Locked out thanks to frozen door locks? When you live in a climate where temps quickly drop below freezing, any moisture that gets into your car locks can freeze and leave you locked out. If you can’t insert the key after a particularly cold day and inclement weather, it’s likely that your lock is frozen shut. Here are some tips to help you out.
Don’t use hot water. Don’t use hot water. Don’t use hot water.
It’s so tempting, probably readily available with a coffee thermos, and seems like an obvious solution, however, pouring hot water on frozen locks is more likely to freeze the hot water rather than melt the ice, which creates an even thicker barrier between you and a defrosted lock.
How can you get back into your car when the car lock freezes shut?
First: Try all of your doors.
Obvious? Yes. But sometimes the simplest solution is the one we overlook when we’re stuck in the cold and running late. If you have automatic locks on your vehicle, sometimes the passenger door or one of the back doors will unlock even if the driver’s side is frozen shut. If you have an SUV, you can even try getting in through the hatch.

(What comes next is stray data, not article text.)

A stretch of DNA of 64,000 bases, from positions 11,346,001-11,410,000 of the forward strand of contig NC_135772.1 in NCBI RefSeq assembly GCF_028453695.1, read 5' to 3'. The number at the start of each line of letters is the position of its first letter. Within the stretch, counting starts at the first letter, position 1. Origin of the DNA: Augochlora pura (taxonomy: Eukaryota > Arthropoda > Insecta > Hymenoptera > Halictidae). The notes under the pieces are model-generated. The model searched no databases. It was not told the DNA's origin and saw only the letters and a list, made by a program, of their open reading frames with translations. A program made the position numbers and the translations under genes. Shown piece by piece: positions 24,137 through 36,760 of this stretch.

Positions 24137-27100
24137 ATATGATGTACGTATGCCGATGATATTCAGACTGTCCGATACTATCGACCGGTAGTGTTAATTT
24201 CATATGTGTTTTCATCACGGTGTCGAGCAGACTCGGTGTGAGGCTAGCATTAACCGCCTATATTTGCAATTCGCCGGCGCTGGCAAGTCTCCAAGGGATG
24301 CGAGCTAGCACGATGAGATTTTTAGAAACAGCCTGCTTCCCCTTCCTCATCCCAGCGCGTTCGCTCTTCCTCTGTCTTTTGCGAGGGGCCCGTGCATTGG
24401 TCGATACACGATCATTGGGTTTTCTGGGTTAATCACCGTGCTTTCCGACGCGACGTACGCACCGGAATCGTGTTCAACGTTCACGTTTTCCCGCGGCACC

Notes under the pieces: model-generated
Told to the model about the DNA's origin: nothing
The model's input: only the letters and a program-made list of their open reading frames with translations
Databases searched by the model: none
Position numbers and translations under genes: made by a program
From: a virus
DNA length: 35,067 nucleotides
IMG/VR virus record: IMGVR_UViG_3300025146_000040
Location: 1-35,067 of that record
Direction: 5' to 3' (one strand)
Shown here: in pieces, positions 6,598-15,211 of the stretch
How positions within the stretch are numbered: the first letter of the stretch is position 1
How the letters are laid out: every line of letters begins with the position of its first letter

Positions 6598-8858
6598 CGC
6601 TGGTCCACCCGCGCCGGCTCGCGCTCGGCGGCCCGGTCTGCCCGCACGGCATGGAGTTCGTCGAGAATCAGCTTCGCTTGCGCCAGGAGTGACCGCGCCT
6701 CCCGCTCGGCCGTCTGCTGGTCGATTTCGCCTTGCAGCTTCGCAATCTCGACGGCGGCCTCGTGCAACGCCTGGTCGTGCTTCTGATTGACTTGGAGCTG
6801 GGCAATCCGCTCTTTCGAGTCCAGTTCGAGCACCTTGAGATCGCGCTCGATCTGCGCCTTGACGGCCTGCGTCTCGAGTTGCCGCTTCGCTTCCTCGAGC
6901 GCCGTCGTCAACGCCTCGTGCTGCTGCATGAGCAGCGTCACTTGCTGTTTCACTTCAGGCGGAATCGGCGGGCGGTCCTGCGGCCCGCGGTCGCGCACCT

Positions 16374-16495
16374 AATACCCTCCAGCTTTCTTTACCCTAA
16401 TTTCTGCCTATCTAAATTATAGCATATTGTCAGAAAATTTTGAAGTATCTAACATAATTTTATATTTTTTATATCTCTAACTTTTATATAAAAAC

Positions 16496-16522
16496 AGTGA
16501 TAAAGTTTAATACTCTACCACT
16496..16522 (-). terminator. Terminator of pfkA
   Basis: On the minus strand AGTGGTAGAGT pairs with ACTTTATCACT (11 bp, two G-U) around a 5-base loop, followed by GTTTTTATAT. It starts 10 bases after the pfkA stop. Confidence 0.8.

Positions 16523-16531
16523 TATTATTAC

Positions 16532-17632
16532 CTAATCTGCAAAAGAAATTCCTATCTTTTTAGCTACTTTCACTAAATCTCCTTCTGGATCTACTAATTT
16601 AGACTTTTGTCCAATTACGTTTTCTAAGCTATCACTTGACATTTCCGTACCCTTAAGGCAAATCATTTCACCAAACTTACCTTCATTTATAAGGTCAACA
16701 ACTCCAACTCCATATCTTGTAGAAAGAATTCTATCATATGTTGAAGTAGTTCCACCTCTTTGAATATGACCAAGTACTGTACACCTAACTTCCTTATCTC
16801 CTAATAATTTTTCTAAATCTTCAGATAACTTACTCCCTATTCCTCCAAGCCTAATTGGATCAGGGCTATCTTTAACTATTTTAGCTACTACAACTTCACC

Don’t have a source of heat? Try hand sanitizer.
If you can get a hold on some hand sanitizer, the ethanol and isopropyl alcohol in the gel can actually help melt the ice inside of the lock cylinder. Simply coat your key in hand sanitizer and try the lock again.
Try a commercial defroster.
You can pick up a can of aerosol de-icer at most auto shops, which use chemicals to melt the ice jammed in your car door locks. Consider keeping a can of this on hand at home and in your office if you live in a colder climate.
Grab a hair dryer and an extension cord.
It’s not ideal, but forcing warm air in and around the lock is key to thawing the ice in your lock and around door seals so you can safely open the door. Blow warm air into the lock until you’re able to insert your key without resistance. Don’t force the key into the lock, as you might break the key, lock, or both. Go ahead and use your source of heat to heat the key before you try to unlock the door again, which will help thaw any ice remaining in the lock.